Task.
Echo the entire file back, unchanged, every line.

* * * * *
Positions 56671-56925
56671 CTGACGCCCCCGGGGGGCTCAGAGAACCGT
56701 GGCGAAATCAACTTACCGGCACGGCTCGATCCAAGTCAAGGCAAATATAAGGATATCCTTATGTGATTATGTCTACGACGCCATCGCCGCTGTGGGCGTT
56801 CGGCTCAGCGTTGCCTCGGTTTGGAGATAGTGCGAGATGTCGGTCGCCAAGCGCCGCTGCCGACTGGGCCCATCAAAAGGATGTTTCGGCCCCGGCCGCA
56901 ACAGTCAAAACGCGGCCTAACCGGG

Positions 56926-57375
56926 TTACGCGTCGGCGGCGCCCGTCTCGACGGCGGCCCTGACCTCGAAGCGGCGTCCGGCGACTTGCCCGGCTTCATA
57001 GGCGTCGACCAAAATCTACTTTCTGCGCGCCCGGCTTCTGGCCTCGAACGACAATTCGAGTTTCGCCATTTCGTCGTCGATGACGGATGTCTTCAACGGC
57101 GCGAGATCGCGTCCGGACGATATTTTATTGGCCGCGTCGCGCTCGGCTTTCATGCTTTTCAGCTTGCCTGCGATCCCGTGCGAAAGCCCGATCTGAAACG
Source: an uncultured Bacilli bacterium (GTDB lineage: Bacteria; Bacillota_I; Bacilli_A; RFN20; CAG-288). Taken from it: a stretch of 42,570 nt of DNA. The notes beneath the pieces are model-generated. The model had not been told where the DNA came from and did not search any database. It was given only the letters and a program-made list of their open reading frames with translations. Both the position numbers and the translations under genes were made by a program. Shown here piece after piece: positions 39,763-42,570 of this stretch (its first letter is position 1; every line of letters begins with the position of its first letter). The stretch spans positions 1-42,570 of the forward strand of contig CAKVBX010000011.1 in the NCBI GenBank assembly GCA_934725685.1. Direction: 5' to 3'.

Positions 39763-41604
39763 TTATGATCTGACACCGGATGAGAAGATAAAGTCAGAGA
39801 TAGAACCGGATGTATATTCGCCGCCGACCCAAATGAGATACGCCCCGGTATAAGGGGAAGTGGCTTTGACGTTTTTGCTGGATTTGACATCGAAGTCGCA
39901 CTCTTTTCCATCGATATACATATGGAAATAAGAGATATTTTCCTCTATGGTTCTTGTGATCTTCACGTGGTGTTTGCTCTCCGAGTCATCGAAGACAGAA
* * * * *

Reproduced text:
Positions 56671-56925
56671 CTGACGCCCCCGGGGGGCTCAGAGAACCGT
56701 GGCGAAATCAACTTACCGGCACGGCTCGATCCAAGTCAAGGCAAATATAAGGATATCCTTATGTGATTATGTCTACGACGCCATCGCCGCTGTGGGCGTT
56801 CGGCTCAGCGTTGCCTCGGTTTGGAGATAGTGCGAGATGTCGGTCGCCAAGCGCCGCTGCCGACTGGGCCCATCAAAAGGATGTTTCGGCCCCGGCCGCA
56901 ACAGTCAAAACGCGGCCTAACCGGG

Positions 56926-57375
56926 TTACGCGTCGGCGGCGCCCGTCTCGACGGCGGCCCTGACCTCGAAGCGGCGTCCGGCGACTTGCCCGGCTTCATA
57001 GGCGTCGACCAAAATCTACTTTCTGCGCGCCCGGCTTCTGGCCTCGAACGACAATTCGAGTTTCGCCATTTCGTCGTCGATGACGGATGTCTTCAACGGC
57101 GCGAGATCGCGTCCGGACGATATTTTATTGGCCGCGTCGCGCTCGGCTTTCATGCTTTTCAGCTTGCCTGCGATCCCGTGCGAAAGCCCGATCTGAAACG
Source: an uncultured Bacilli bacterium (GTDB lineage: Bacteria; Bacillota_I; Bacilli_A; RFN20; CAG-288). Taken from it: a stretch of 42,570 nt of DNA. The notes beneath the pieces are model-generated. The model had not been told where the DNA came from and did not search any database. It was given only the letters and a program-made list of their open reading frames with translations. Both the position numbers and the translations under genes were made by a program. Shown here piece after piece: positions 39,763-42,570 of this stretch (its first letter is position 1; every line of letters begins with the position of its first letter). The stretch spans positions 1-42,570 of the forward strand of contig CAKVBX010000011.1 in the NCBI GenBank assembly GCA_934725685.1. Direction: 5' to 3'.

Positions 39763-41604
39763 TTATGATCTGACACCGGATGAGAAGATAAAGTCAGAGA
39801 TAGAACCGGATGTATATTCGCCGCCGACCCAAATGAGATACGCCCCGGTATAAGGGGAAGTGGCTTTGACGTTTTTGCTGGATTTGACATCGAAGTCGCA
39901 CTCTTTTCCATCGATATACATATGGAAATAAGAGATATTTTCCTCTATGGTTCTTGTGATCTTCACGTGGTGTTTGCTCTCCGAGTCATCGAAGACAGAA